He has worked with the most important designers and architects, created a unique campus and made furnishing less hierarchical: we celebrate Rolf Fehlbaum on his eightieth birthday.
By Thomas Wagner.
Whenever and wherever you meet Rolf Fehlbaum, he appears friendly and modest, is well informed, listens attentively. His appearance matches this: The only accent on his now bald, concise head is his never-fashionable glasses. A white shirt, perfectly cut, the tieless collar open or buttoned depending on the occasion, plus a black jacket – Mister Vitra, as he could also be called, appreciates noble normality. It suits the understatement that has characterised his appearance for decades that, were it possible for him to make a bold leap in time, he would prefer to escape anniversaries (such as his 80th birthday on 6 April) by travelling away.
Uta Brandes rightly observed about him 30 years ago: Rolf Fehlbaum “does not want to hold on and above all does not want to be held on by what has already been done and thought”. Consequently, even on his eightieth birthday, he does not want to be forced into the tight corset of biographical data and see his life stations lined up like stops on a timetable. For his sake, we will quickly get through the necessary details: Rolf Fehlbaum was born on 6 April 1941 in Basel as the eldest son of Willi and Erika Fehlbaum. After graduating from high school, he studied social sciences, first in Freiburg, later in Munich, Bern and Basel. The fact that he completed his studies with Edgar Salin in 1967 with a dissertation on Saint-Simon and the Saint-Simonists must be mentioned insofar as the entrepreneur’s son tried out the rebellious-romantic spirit of the early socialists for a while, and not only on paper. He only briefly sniffed out his parents’ company, preferring to found a publishing house for multiplied art, tried his hand at editing and producing at Bavaria Film in Munich, and worked as a consultant for training and further education at the Bavarian Chamber of Architects. In 1977 he joined Vitra after all, developing the company with the verve of well-dosed utopias as a “cultural-economic project”. He managed the company very successfully until 2013.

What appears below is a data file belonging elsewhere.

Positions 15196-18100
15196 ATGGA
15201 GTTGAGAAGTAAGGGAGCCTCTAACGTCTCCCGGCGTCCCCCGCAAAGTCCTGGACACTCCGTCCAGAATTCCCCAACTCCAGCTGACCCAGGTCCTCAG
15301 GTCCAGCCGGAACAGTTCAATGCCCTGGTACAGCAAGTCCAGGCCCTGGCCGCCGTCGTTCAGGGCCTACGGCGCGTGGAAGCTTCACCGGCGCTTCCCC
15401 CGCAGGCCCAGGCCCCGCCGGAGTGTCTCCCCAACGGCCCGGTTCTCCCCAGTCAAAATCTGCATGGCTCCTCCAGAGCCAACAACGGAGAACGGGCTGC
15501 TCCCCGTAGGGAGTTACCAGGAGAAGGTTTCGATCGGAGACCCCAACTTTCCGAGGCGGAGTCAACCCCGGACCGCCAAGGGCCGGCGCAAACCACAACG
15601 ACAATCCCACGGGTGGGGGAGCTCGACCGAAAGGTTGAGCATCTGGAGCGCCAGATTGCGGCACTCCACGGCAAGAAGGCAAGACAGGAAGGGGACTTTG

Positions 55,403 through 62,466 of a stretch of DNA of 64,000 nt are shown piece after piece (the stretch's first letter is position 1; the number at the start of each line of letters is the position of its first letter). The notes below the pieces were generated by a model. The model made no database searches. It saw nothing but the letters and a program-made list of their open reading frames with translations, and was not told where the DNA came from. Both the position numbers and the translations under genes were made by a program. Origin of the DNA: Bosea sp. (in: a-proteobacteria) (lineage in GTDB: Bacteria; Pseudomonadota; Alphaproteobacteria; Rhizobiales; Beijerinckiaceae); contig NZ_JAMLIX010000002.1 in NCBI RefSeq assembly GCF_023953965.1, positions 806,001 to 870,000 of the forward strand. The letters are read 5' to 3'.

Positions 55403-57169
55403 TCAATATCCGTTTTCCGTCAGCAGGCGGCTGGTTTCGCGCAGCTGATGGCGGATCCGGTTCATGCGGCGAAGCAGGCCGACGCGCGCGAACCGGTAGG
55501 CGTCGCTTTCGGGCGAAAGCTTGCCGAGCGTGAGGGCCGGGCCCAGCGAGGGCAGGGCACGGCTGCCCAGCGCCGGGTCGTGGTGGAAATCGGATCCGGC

It began with Eames and Nelson